Those of you who have followed the brouhaha over the construction of an Islamic center in lower Manhattan, erroneously referred to as the "Ground Zero Mosque" (and originally named Cordoba House, by the way), may find echoes of the current rhetoric in this account of the backlash over the proposed construction of a grand synagogue in Cordoba in the 13th Century:
"There is also proof of the construction of a great synagogue in the Jewish quarter, which provoked the criticism of both the council and a great part of the Christian population. Thus, in 1250, Pope Inocencio the Fourth issued a Bull in which the construction of this synagogue was described as a great scandal for the city. There is no confirmation of its opening or any documented evidence to back up the theory that it was located in what is now the small square of Maimonides. The ecclesiastical hierarchy and the majority of the population, having anti-Jewish attitudes, argued that the dimensions, height and architectural prominence of the synagogue should not be permitted."
That quote comes from an exhibit at the Casa de Sefarad, a 14th Century Jewish house in Cordoba that now functions as a museum of Sephardic Jewry. My visit to Cordoba, a day trip from Seville, began in the Jewish quarter, the first historic section you pass through if you're coming from the train station.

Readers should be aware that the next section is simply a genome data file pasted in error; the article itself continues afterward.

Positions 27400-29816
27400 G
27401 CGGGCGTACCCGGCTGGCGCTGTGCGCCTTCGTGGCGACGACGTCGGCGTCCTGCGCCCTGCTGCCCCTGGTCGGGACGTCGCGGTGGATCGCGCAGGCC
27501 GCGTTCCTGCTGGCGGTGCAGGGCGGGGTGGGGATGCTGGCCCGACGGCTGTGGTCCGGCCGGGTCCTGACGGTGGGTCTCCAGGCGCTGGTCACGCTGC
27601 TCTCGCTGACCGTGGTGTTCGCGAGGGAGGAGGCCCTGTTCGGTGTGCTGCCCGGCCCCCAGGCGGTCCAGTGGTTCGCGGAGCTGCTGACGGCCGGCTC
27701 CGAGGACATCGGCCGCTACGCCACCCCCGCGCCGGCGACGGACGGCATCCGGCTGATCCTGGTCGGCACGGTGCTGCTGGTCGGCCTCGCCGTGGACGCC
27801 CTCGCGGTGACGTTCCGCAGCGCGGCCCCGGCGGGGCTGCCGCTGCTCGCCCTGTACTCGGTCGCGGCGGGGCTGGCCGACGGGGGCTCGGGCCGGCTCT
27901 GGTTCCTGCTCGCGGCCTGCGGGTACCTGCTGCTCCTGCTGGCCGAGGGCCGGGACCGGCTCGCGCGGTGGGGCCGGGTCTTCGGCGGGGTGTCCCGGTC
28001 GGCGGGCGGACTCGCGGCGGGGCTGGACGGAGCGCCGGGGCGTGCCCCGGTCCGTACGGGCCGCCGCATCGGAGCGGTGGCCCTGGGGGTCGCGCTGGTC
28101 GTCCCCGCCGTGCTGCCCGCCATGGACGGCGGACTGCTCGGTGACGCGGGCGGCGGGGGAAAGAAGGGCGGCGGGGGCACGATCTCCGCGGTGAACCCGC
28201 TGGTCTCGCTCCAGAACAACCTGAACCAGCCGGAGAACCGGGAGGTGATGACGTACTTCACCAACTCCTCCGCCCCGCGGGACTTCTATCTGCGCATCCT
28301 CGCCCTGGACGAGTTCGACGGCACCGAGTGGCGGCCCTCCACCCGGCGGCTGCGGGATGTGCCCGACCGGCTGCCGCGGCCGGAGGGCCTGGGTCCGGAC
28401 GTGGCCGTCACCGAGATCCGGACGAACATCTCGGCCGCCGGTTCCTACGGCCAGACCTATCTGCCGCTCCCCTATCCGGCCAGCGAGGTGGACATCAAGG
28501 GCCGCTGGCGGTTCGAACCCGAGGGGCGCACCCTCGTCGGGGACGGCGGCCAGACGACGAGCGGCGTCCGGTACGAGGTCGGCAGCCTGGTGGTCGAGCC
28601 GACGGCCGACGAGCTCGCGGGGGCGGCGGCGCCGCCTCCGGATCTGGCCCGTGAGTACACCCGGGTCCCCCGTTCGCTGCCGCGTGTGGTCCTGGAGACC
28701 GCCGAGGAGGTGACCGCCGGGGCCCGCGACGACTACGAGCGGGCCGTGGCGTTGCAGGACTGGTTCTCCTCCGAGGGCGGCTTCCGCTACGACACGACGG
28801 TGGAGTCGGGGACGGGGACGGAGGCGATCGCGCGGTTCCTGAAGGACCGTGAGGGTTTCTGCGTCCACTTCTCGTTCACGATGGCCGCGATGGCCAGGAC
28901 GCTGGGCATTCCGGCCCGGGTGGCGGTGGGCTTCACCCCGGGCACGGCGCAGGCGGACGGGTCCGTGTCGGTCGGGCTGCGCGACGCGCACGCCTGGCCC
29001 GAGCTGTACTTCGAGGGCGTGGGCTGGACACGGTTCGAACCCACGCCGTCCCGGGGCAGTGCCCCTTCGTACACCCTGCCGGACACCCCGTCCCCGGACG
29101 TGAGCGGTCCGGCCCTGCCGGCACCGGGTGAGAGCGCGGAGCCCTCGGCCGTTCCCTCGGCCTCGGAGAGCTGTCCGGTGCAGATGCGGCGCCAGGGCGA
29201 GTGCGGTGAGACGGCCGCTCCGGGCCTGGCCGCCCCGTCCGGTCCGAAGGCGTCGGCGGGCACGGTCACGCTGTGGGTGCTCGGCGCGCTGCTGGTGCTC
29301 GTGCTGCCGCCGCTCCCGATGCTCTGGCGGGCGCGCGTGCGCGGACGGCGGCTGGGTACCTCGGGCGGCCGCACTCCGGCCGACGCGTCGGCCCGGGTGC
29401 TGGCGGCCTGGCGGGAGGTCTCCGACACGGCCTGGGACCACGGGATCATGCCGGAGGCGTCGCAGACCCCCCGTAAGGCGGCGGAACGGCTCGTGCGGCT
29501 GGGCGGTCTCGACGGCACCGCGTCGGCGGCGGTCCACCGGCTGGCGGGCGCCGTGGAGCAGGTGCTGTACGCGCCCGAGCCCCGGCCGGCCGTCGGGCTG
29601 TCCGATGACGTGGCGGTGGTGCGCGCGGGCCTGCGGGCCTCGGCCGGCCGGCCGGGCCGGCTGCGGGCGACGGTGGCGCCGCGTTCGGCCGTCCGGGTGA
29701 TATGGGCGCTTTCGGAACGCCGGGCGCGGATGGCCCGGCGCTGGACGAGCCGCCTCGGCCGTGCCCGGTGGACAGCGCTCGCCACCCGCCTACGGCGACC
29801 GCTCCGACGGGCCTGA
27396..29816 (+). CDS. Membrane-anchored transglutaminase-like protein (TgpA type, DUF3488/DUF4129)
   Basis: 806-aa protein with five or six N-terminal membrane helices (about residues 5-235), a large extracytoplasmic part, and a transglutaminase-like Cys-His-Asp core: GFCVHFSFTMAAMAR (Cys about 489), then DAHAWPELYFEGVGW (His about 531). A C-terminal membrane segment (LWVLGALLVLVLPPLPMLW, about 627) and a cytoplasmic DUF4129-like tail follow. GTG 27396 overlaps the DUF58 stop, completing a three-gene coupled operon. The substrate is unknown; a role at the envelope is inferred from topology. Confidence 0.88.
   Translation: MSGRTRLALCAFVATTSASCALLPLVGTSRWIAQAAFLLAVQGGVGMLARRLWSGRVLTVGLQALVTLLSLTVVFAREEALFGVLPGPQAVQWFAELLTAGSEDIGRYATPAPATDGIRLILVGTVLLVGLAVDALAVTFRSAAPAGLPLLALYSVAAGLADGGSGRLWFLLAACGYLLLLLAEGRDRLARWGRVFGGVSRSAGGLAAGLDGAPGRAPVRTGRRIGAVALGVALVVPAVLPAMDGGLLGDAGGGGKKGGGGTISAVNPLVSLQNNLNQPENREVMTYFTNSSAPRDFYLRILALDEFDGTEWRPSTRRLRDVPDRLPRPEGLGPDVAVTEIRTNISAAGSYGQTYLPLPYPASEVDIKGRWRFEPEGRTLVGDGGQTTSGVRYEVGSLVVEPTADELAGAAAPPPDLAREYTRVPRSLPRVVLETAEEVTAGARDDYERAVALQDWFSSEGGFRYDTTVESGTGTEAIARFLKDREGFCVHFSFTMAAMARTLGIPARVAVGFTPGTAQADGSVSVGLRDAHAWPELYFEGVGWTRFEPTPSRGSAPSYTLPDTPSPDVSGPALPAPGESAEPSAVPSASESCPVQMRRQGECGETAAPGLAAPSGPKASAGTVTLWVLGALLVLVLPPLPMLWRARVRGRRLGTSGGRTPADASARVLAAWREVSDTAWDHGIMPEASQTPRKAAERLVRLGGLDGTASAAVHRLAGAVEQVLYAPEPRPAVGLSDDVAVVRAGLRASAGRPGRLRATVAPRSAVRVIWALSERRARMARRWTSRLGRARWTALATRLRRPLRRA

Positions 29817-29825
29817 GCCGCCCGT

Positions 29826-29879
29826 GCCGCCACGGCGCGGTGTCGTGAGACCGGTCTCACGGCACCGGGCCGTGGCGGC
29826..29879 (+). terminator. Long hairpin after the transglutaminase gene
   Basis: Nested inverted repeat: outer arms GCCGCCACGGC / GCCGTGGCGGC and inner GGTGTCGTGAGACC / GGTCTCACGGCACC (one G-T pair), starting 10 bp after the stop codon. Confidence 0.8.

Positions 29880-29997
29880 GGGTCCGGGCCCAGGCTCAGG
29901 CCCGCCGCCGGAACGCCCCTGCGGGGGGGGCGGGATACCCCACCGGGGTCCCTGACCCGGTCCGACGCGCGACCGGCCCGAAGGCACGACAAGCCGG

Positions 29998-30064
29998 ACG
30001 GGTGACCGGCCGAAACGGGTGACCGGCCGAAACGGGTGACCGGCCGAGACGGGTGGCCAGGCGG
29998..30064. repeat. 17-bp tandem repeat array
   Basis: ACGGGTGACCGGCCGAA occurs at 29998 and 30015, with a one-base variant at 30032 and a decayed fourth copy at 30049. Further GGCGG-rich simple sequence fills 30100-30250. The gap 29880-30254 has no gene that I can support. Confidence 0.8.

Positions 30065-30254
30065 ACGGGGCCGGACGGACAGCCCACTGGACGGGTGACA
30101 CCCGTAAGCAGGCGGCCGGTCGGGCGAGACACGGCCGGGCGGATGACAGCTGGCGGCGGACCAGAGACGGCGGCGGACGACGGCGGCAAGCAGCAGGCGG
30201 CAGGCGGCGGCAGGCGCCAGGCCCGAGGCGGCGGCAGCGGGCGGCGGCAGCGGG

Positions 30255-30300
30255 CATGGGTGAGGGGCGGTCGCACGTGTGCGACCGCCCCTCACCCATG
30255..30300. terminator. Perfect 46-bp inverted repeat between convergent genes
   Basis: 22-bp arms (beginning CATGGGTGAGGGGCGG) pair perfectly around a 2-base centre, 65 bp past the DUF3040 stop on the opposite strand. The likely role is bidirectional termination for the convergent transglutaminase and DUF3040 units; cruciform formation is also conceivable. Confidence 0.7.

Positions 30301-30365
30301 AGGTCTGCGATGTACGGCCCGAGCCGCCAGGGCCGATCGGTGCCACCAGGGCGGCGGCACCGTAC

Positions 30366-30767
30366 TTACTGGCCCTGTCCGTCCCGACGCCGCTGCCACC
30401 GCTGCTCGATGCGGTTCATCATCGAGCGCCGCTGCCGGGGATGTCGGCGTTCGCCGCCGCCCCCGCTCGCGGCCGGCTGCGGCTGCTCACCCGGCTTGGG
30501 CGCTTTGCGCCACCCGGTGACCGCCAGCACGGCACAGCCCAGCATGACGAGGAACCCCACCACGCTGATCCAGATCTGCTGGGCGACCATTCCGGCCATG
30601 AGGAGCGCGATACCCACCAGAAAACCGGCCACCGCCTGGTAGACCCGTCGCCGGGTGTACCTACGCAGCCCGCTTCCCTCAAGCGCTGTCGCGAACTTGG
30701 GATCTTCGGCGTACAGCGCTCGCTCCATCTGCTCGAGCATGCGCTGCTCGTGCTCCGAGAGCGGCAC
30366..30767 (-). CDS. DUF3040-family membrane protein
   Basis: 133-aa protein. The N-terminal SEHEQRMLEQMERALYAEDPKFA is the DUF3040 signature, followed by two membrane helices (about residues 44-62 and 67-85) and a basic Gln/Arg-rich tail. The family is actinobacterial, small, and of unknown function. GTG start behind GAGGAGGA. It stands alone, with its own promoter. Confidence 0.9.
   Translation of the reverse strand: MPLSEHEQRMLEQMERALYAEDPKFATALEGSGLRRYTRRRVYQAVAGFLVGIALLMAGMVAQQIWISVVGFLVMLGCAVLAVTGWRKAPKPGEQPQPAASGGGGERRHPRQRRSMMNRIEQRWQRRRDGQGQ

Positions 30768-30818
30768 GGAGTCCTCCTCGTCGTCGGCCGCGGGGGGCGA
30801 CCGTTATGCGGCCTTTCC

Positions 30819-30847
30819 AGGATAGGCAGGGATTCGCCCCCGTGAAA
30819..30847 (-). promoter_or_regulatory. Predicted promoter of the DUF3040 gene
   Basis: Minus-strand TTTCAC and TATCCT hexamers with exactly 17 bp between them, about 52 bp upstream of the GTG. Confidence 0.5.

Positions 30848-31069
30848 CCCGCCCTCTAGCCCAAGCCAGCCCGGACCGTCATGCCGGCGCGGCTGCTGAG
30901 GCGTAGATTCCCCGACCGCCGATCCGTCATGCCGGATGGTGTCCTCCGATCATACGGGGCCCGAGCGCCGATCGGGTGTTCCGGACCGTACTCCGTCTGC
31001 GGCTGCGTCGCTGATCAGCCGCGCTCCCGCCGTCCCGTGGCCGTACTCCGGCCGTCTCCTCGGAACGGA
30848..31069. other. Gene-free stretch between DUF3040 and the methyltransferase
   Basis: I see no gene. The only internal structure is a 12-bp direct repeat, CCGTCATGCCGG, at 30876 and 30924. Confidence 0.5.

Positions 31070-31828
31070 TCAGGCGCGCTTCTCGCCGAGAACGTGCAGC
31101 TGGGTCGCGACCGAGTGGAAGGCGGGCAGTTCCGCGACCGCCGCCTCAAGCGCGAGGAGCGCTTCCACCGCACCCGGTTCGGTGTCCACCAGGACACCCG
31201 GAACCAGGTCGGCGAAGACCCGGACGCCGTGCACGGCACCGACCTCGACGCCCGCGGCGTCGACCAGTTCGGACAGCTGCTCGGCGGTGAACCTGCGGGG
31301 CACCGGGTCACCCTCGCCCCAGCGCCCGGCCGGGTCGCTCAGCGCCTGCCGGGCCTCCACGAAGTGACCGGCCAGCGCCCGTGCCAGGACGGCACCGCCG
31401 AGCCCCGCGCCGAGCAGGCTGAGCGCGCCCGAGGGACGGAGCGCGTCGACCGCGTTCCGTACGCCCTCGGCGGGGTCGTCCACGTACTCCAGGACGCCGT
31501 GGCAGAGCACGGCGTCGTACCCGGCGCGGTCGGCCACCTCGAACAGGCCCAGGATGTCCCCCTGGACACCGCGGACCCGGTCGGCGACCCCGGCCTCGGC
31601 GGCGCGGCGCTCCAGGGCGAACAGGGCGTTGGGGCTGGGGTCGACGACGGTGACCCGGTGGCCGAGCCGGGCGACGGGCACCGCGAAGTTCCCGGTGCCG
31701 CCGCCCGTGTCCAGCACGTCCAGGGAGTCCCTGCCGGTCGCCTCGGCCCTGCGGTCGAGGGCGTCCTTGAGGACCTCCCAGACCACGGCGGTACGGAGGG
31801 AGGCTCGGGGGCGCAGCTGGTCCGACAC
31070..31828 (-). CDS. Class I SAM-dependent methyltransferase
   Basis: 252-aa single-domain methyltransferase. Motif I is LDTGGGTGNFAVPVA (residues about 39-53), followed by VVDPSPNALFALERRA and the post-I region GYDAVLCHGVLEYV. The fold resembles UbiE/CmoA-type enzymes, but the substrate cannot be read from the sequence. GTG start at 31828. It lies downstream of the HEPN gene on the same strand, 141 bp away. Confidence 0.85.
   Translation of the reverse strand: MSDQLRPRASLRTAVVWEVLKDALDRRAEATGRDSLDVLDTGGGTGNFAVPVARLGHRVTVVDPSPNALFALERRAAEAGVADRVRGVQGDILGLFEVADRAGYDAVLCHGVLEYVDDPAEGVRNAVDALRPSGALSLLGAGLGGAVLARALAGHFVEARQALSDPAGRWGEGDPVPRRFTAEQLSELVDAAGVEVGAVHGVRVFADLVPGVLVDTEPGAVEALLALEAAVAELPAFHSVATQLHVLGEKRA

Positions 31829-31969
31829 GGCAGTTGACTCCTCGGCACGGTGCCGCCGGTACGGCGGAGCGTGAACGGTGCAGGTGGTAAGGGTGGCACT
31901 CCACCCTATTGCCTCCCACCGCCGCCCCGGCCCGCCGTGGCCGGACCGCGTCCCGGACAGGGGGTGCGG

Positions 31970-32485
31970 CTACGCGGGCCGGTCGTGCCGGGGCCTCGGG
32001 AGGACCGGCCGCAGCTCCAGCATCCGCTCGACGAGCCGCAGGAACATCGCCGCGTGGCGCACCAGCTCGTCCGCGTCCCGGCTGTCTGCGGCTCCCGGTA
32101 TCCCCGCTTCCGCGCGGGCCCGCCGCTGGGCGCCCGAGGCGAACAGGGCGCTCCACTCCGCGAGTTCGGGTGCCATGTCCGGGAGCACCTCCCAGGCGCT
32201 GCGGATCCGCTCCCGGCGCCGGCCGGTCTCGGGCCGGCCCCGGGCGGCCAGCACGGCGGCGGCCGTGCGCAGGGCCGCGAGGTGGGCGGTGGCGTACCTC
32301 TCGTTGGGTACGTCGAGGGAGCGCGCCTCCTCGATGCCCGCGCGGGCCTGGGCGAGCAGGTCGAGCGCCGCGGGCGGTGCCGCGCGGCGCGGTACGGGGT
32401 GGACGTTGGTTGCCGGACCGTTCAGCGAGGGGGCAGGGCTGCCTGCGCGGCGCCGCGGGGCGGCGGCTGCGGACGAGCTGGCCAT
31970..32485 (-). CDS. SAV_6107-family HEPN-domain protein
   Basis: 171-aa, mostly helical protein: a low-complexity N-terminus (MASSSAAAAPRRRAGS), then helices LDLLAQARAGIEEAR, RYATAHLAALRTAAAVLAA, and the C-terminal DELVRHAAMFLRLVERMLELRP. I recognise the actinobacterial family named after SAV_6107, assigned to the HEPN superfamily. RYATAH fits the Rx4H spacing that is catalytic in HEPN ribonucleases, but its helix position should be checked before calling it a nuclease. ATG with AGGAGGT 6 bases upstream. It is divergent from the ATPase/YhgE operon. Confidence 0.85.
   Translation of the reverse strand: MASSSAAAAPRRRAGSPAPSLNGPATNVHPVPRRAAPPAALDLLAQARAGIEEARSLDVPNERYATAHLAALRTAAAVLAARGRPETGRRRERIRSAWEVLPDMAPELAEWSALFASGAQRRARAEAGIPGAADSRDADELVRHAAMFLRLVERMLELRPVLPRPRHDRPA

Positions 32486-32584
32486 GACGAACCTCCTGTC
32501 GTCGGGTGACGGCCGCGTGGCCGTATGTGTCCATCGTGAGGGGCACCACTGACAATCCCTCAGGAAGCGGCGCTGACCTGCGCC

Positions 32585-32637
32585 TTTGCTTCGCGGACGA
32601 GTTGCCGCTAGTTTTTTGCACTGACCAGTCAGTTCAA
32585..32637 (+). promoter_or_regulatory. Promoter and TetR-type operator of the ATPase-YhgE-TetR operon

The one ancient synagogue that does survive in Cordoba is a small ruin that served a number of purposes after the expulsion of the Jews in 1492. The Moorish influence is quite apparent:
Cordoba's main tourist attraction is the Mezquita, the great mosque turned cathedral. It's an odd mix of Moorish architecture with later Catholic additions. The mosque had been built on the site of a former Christian church (a fact that raised the hateful nincompoop Newt Gingrich's hackles many centuries later), and it was converted to a cathedral after the Christian restoration.
I had a surprisingly excellent lunch at Bodegas Mezquita, right by the Mezquita itself. You wouldn't expect a place in the most coveted location for tourist traffic to have great food at reasonable prices, but a decal in the window from Guide Routard, the French backpacker's guidebook series that has been the source of solid recommendations in the past, gave me the courage to give it a try.
I ordered a 1/2 racion of surtido de Iberico, a platter of charcuterie from the prized acorn-chomping Iberico pig: ham, loin, and several kinds of chorizo and salami.
Patatas bravas (brave potatoes) is a common tapas bar item, spicy cubed fried spuds. The topping varies from place to place. Often it's mayo or aioli with smoked paprika mixed in, which I find disappointing. The best I've had was at the Las Bravas chain in Madrid, which has a secret sauce that they pump onto the potatoes. The version at Bodegas Mezquita was quite good, with a memorable, tangy sauce.
The meatballs (albondigas) with almond sauce I had was described on the menu as a Mozarabic dish; Mozarabs were Christians under Muslim rule who adopted certain aspects of Arabic culture and apparently made delicious meatballs.